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Illinois Probate Act 755 ILCS 5/6-13: Who may act as Executor

An executor is the person who has the job of managing the affairs of a decedent during probate and distributing his (or her) assets to his beneficiaries. Typically the decedent names the person who he wants to serve as his executor in his will. However, regardless of who the executor names in his will, Illinois law requires that an executor meeting specific requirements. If you have questions about whether or not an individual meets the qualifications for serving as an executor of the estate off a loved one, contact a Chicago probate administration lawyer at the Law Offices of Stephen Bilkis & Associates who understands who may act as executor as well as the process for appointing an executor.

Who may act as Executor

According to Section 6-13 of the Illinois Probate Act, there are 4 requirements to serve as executor:

  • You must be 18 years old or older
  • You must live in the United States
  • You must not be mentally incapacitated
  • You must not suffer from a disability as defined in the Probate Act
  • You must not be a convicted felon

It is important to understand that just because you were named in a loved one’s will as the person who he wants to serve as executor does not mean that the Probate Court will allow you to. You still must meet the statutory standard as to who may act as executor. If you have concerns as to whether or not you or someone else meets the requirements to act as executor, discuss your concerns with a probate administration lawyer in Chicago.

Duties of an Executor

The executor is responsible for all activities necessary to finalize the decedent’s affairs and distribute assets to beneficiaries. The major activities include identifying and securing all property in the estate, inventorying it and managing it. The executor must pay all estate bills, including any debts owed by the decedent. Such bills must be paid from estate assets. If there are claims against the estate, the executor must settle them and pay the valid ones. Finally, the executor must distribute assets to the beneficiaries based on the terms of the will.

Removal and Resignation

According to the Illinois Probate Act, the Probate Court has the right to remove an executor if he no longer is qualified. Reasons that an execute may no longer be qualified include being convicted of a felony, leaving the United States, mismanaging estate property, endangering another administrator, or failing to follow a court order. The court may initiate proceedings to remove an executor, or an interested party has the right to petition the court to remove an executor. The executor will be given the opportunity to show cause why he should not be removed.

An executor can resign his position as executor. In order to do so the executor must submit a petition to the Chicago area Probate Court with jurisdiction over the matter. The executor would be relieved of his position only after the Probate Court judge approves the petition.

Once an executor is removed or resigns, his letters will be revoked and he will no longer have authority to act on behalf of the estate. However, all actions taken by the executor that are consistent with the law remain valid. The former executor will be required to submit to the court a detailed accounting of all activities that he completed for the estate including all money and property that left the estate, all money and property that came into the estate, and any distributions made to beneficiaries. To learn more about what must be included in the accounting, contact a skilled probate administration attorney serving Chicago.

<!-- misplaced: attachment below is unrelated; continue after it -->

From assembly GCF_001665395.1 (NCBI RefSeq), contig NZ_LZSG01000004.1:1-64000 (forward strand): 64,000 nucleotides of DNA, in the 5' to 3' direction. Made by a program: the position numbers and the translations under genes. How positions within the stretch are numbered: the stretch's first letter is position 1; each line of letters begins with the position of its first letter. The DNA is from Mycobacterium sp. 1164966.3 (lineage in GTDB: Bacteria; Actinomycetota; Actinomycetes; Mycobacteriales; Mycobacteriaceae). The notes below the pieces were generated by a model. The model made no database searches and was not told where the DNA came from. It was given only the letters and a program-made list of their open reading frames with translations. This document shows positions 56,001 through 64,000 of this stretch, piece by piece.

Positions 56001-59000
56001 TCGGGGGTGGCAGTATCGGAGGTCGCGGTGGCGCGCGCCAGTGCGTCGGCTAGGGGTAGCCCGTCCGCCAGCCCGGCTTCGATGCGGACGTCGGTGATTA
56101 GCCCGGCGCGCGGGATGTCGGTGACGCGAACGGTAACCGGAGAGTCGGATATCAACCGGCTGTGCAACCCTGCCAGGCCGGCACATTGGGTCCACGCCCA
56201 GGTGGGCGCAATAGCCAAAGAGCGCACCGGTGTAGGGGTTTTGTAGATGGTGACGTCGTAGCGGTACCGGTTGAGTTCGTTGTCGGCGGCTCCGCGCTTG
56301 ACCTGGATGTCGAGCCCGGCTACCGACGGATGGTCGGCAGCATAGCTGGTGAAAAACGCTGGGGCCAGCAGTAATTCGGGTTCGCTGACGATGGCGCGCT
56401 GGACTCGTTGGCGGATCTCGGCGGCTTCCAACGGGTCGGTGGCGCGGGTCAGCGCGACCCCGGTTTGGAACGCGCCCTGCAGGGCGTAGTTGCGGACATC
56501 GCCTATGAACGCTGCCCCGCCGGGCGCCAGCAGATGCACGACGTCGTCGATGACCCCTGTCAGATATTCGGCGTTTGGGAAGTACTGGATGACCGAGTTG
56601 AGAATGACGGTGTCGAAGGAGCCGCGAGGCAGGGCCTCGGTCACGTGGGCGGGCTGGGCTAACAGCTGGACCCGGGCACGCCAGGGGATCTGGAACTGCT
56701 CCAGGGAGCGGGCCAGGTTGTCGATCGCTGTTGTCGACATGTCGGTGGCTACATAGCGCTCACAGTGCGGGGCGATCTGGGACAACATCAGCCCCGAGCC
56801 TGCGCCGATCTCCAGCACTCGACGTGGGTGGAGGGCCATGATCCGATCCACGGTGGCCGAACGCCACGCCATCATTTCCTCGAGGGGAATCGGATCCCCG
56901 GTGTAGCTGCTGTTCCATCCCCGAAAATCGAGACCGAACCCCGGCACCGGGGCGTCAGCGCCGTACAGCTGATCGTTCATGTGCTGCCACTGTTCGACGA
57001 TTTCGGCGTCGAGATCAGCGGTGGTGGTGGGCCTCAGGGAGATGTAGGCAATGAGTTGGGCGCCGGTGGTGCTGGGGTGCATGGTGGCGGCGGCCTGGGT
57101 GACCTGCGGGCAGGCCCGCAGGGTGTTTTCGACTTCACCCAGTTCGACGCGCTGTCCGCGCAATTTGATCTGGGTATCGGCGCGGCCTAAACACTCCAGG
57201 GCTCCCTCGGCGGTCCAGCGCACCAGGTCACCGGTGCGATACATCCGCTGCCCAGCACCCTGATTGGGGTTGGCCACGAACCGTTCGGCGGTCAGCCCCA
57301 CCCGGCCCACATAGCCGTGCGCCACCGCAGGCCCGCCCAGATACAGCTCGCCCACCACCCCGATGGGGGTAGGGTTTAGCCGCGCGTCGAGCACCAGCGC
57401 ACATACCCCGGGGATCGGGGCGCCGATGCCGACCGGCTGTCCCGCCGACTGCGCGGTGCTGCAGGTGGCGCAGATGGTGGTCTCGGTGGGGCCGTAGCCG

Related Statutory Provisions
  1. Petition to admit will or to issue letters: Illinois Probate Act, 755 ILCS 5/6-2
  2. Letters revoked when will is produced: Illinois Probate Act, 755 ILCS 5/6-3
  3. Who may act as administrator: Illinois Probate Act, 755 ILCS 5/9-1
  4. Petition to issue letters: Illinois Probate Act, 755 ILCS 5/9-4
Illinois Probate Act, Section 6-13- Who may act as Executor

(a) A person who has attained the age of 18 years and is a resident of the United States, is not of unsound mind, is not an adjudged person with a disability as defined in this Act and has not been convicted of a felony, is qualified to act as executor.
(b) If a person named as executor in a will is not qualified to act at the time of admission of the will to probate but thereafter becomes qualified and files a petition for the issuance of letters, takes oath and gives bond as executor, the court may issue letters testamentary to him as co-executor with the executor who has qualified or if no executor has qualified the court may issue letters testamentary to him and revoke the letters of administration with the will annexed.
The court may in its discretion require a nonresident executor to furnish a bond in such amount and with such surety as the court determines notwithstanding any contrary provision of the will.

Contact the Law Offices of Stephen Bilkis & Associates

Generally, in his will the testator nominates a trusted individual to serve as his executor. However, it is important to understand the qualifications for serving as an executor and the responsibilities of the role. If you feel that the executor of the estate of a loved one is not qualified to serve, immediately contact an experienced Chicago probate administration lawyer to discuss your concerns. The experienced attorneys at the Law Offices of Stephen Bilkis & Associates have years of experience representing clients in estate matters in the Illinois Probate Court. Contact an attorney in out office attorneys at 855-454-5529 to schedule a free, no obligation consultation regarding your case. We serve individuals throughout Chicago.

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